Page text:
Test the Application Process and Improve Your Candidate Experience

Many employers invest big budgets into building their careers site and integrating complex ATS. But they are missing a beat when it comes to the reality of applying for the jobs that they are posting. Most employers have no idea about how it really feels to apply for their jobs and the reality of the candidate experience. Adopting this perspective can prove invaluable.
Acquiring high calibre talent is crucial for both customer satisfaction and ongoing business success. Building a happy, high-performing team will generate outsized long-term returns. On the other hand, if you make enough hiring mistakes then the costs will soon impact on your company’s bottom line.
For most businesses and especially service companies, talent attraction takes up a large percentage of the annual budget. Current economic growth in Europe and the U.S. is giving employees more choice about where they work, yet job adverts and talent engagement content still receive less investment, time, and resources than marketing programs.
[bctt tweet=”Most businesses talent attraction takes up a large percentage of the annual budget. ” username=”ATCevent”]
Companies that do not invest in consistently measuring and improving their candidate experience will lose talent to companies who consider this to be one of the main metrics for successful recruitment. Organisations such as Talent Board and their Candidate Experience Awards are useful sources for benchmark data. They also showcase the best-in-class steps taken by companies to create a better candidate experience.

shutterstock_110537564Mystery Job Applications

There are numerous ways to find and apply for jobs: recruiters, the company’s own website, social media, referrals and press releases to name just a few. Most of these sources lead back to a company’s careers page. At this point, the employer is wholly responsible for offering a smooth candidate experience.
The mystery application process is a hands-on way of evaluating job application process. This typically includes applications going through a range of channels, including jobs boards, recruiters, jobs pages, email, online and mobile forms. Forms can appear differently depending on the device or browser, which is why the mystery process examines every possible avenue.
Gaining an external perspective is more objective than using your own team to assess the job application process. Companies should seek to maximise the value of digital channels, marketing and application forms. Anything that makes applying for jobs more difficult will push talent to look elsewhere.

Questions to consider when evaluating your job application processshutterstock_185681066

Take a moment to consider your company from a candidate’s perspective. If you applied for your current job through online channels, think back to that experience.
We have compiled a series of questions to evaluate your job application process from different angles and eliminate major friction points that candidate might face:

  • Was it easy for you to find the company’s careers site from the marketing page or search engines? How long did it take?
  • Were you able to use the job search function efficiently? What about advanced filtering options?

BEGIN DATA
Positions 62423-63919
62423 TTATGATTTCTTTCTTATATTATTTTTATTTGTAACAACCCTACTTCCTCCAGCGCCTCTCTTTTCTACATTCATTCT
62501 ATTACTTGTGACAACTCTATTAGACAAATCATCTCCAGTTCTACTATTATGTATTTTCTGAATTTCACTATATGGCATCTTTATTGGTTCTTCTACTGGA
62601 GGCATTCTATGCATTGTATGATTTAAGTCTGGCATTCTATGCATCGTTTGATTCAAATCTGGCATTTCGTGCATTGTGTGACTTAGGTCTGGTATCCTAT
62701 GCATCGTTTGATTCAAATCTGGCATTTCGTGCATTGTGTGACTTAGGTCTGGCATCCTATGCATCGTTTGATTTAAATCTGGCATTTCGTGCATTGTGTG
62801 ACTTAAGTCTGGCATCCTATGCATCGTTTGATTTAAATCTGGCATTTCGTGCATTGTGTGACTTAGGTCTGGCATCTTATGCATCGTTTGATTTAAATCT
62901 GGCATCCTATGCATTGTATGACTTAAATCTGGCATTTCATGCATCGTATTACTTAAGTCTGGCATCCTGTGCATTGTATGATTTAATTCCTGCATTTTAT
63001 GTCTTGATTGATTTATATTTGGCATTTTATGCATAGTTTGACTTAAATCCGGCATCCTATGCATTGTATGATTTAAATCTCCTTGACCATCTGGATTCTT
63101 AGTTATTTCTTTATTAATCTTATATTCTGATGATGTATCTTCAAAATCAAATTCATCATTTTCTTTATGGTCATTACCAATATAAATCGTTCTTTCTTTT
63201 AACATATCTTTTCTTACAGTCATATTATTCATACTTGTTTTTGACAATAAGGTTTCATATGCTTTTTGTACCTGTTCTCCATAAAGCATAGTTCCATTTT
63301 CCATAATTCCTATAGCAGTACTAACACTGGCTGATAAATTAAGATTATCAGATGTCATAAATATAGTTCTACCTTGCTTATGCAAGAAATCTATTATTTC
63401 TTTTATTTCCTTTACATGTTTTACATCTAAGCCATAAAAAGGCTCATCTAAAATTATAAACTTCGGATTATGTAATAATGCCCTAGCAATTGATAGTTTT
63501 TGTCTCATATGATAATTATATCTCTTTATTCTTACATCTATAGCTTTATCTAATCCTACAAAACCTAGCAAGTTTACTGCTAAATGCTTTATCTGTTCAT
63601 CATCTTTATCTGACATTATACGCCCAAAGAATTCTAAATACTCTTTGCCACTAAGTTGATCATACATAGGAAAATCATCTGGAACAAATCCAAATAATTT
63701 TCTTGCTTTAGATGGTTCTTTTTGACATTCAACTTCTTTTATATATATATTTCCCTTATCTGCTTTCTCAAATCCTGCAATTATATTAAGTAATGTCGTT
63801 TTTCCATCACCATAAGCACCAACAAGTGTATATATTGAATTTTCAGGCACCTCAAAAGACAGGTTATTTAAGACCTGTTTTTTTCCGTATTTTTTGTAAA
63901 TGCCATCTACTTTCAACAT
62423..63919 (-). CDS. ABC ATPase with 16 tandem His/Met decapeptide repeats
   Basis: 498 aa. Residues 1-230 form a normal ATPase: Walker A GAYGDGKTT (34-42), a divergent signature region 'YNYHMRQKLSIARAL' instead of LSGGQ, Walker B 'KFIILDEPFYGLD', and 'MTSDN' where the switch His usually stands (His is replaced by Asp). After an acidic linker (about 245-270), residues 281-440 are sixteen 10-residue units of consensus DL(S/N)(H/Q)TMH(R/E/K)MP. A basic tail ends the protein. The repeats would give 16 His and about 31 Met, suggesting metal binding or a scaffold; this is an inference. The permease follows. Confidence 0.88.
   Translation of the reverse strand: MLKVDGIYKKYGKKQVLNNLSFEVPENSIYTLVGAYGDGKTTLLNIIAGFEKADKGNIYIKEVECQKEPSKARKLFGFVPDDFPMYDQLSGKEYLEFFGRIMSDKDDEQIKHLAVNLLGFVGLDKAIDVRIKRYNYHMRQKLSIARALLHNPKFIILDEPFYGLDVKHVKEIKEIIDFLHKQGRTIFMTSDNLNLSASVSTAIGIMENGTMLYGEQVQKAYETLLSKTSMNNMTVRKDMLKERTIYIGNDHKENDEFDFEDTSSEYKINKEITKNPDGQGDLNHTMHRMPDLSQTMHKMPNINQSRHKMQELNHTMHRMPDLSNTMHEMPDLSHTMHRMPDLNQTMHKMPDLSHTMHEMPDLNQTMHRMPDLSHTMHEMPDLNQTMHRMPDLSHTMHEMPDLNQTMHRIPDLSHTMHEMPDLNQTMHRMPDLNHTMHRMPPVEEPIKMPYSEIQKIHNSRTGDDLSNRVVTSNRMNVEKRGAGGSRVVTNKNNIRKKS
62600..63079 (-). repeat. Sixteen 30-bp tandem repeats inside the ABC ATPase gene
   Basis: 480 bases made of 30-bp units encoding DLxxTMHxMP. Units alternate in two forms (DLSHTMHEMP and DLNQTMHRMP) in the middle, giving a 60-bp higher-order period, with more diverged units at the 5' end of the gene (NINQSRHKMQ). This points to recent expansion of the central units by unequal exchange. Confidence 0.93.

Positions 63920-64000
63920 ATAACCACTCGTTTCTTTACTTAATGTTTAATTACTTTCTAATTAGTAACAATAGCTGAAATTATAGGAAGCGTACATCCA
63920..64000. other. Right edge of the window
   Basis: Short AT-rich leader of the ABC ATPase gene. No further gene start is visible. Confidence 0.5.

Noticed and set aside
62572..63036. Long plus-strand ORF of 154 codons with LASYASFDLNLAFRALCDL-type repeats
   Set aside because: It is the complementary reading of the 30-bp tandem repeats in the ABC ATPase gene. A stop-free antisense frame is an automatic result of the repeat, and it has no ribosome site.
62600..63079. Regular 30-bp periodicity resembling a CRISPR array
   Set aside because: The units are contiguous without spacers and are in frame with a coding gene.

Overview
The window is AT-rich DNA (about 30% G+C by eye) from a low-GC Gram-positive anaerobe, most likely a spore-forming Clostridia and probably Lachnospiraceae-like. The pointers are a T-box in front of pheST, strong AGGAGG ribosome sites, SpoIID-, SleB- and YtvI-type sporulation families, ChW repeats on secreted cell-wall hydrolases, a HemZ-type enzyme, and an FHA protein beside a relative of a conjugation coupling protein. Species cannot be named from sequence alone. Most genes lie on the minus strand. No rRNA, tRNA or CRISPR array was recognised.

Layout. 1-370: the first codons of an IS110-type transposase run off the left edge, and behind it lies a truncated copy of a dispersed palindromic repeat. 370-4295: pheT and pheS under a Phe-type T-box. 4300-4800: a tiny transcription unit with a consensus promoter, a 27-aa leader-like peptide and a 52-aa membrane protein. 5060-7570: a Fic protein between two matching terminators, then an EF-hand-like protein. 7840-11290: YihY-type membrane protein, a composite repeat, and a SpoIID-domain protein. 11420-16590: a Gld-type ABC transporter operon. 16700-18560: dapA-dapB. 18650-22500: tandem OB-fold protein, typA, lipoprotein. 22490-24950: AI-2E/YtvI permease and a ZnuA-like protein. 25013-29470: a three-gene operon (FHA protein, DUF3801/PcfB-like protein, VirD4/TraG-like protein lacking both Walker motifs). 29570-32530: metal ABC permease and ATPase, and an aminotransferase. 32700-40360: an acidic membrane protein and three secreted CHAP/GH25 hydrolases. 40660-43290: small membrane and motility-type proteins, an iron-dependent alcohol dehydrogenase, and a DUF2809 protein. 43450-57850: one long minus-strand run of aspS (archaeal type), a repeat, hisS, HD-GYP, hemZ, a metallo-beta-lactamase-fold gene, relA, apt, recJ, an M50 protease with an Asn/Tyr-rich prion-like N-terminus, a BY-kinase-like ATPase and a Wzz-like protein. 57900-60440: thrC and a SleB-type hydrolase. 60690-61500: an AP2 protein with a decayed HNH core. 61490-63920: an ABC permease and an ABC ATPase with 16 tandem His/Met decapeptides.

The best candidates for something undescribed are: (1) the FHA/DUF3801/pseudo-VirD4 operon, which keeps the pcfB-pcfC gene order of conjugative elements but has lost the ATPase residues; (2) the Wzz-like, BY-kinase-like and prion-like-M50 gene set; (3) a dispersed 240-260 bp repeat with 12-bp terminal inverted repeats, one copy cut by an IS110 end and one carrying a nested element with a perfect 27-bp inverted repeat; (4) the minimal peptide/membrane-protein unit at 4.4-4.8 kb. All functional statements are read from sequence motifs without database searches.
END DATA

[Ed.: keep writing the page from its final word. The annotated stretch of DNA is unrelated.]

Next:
• How did you feel about the job description? Did you find it to be detailed enough? Was there any key information missing, e.g. about the job function, requirements, working hours, team, start date, contact person, salary range, benefits, workplace environment? Did the advert really “sell you the job”?
  • How many steps did it take to complete your application?
  • How long did it take?
  • Did you have to repeat already included information at some point (e.g. manually fill in information which was present on your CV or LinkedIn profile)?
  • Were you able to apply using social media profiles?
  • Were you asked additional questions related to your qualifications?
  • How did you find the visual appearance of the job application interface?
  • Were there any questions that you were required to answer that made you feel uncomfortable (e.g. about your race or religion)?
  • Were you informed in advance about how long the application process would take? Were you able to track your progress throughout?
  • Were you able to go back and make changes during the process?
  • Did you receive an email confirming your application was successfully submitted?
  • What were the most frustrating parts during the application that might cause you to drop out?

All of the above questions can also be answered with regards to applying for a jobs using your mobile device.
Please bear in mind that these questions represent just a small fraction of the full evaluation of the job application process. Most of the points should be specific to your benchmark data (historical or competitors) as well as your industry and the type / behavioural patterns of talent you wish to attract.
Examining your employer through the perspective of your own experience – and the experiences of other staff – is the first step towards understanding where improvements can or need to be made. The candidate experience should always be seamless, regardless of device or platform.
Give your own process a try. If you don’t enjoy the experience, neither will your candidates.
Images: Shutterstock

This article first appeared on Candarine on August 22nd, 2016.

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